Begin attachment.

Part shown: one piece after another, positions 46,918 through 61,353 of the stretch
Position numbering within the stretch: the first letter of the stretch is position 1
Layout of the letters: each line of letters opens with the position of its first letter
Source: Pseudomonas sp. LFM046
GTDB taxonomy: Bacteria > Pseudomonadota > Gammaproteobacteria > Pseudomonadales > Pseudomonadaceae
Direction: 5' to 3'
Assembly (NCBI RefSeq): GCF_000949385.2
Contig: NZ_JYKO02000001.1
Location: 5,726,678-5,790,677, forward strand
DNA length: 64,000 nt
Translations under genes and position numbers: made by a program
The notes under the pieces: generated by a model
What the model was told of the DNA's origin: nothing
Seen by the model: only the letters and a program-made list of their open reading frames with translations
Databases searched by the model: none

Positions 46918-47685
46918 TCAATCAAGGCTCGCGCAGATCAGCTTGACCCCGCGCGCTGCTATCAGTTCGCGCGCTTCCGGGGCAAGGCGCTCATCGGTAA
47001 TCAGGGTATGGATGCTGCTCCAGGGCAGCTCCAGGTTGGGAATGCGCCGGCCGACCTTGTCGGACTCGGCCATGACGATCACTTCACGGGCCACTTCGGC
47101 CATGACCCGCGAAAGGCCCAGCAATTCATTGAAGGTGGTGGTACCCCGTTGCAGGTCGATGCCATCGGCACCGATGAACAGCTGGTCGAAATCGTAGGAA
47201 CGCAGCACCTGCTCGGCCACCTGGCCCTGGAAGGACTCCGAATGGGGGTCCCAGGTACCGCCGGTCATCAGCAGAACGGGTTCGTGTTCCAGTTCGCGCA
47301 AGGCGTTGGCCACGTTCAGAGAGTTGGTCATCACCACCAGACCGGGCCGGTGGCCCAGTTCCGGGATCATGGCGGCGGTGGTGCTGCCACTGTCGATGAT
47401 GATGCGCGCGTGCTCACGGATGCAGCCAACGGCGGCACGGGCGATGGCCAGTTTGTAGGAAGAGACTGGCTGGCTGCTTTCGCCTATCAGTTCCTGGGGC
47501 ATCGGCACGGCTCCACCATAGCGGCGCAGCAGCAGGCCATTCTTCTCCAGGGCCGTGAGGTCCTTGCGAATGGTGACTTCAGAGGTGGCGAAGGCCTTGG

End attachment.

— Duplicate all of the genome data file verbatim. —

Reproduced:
Part shown: one piece after another, positions 46,918 through 61,353 of the stretch
Position numbering within the stretch: the first letter of the stretch is position 1
Layout of the letters: each line of letters opens with the position of its first letter
Source: Pseudomonas sp. LFM046
GTDB taxonomy: Bacteria > Pseudomonadota > Gammaproteobacteria > Pseudomonadales > Pseudomonadaceae
Direction: 5' to 3'
Assembly (NCBI RefSeq): GCF_000949385.2
Contig: NZ_JYKO02000001.1
Location: 5,726,678-5,790,677, forward strand
DNA length: 64,000 nt
Translations under genes and position numbers: made by a program
The notes under the pieces: generated by a model
What the model was told of the DNA's origin: nothing
Seen by the model: only the letters and a program-made list of their open reading frames with translations
Databases searched by the model: none

Positions 46918-47685
46918 TCAATCAAGGCTCGCGCAGATCAGCTTGACCCCGCGCGCTGCTATCAGTTCGCGCGCTTCCGGGGCAAGGCGCTCATCGGTAA
47001 TCAGGGTATGGATGCTGCTCCAGGGCAGCTCCAGGTTGGGAATGCGCCGGCCGACCTTGTCGGACTCGGCCATGACGATCACTTCACGGGCCACTTCGGC
47101 CATGACCCGCGAAAGGCCCAGCAATTCATTGAAGGTGGTGGTACCCCGTTGCAGGTCGATGCCATCGGCACCGATGAACAGCTGGTCGAAATCGTAGGAA
47201 CGCAGCACCTGCTCGGCCACCTGGCCCTGGAAGGACTCCGAATGGGGGTCCCAGGTACCGCCGGTCATCAGCAGAACGGGTTCGTGTTCCAGTTCGCGCA
47301 AGGCGTTGGCCACGTTCAGAGAGTTGGTCATCACCACCAGACCGGGCCGGTGGCCCAGTTCCGGGATCATGGCGGCGGTGGTGCTGCCACTGTCGATGAT
47401 GATGCGCGCGTGCTCACGGATGCAGCCAACGGCGGCACGGGCGATGGCCAGTTTGTAGGAAGAGACTGGCTGGCTGCTTTCGCCTATCAGTTCCTGGGGC
47501 ATCGGCACGGCTCCACCATAGCGGCGCAGCAGCAGGCCATTCTTCTCCAGGGCCGTGAGGTCCTTGCGAATGGTGACTTCAGAGGTGGCGAAGGCCTTGG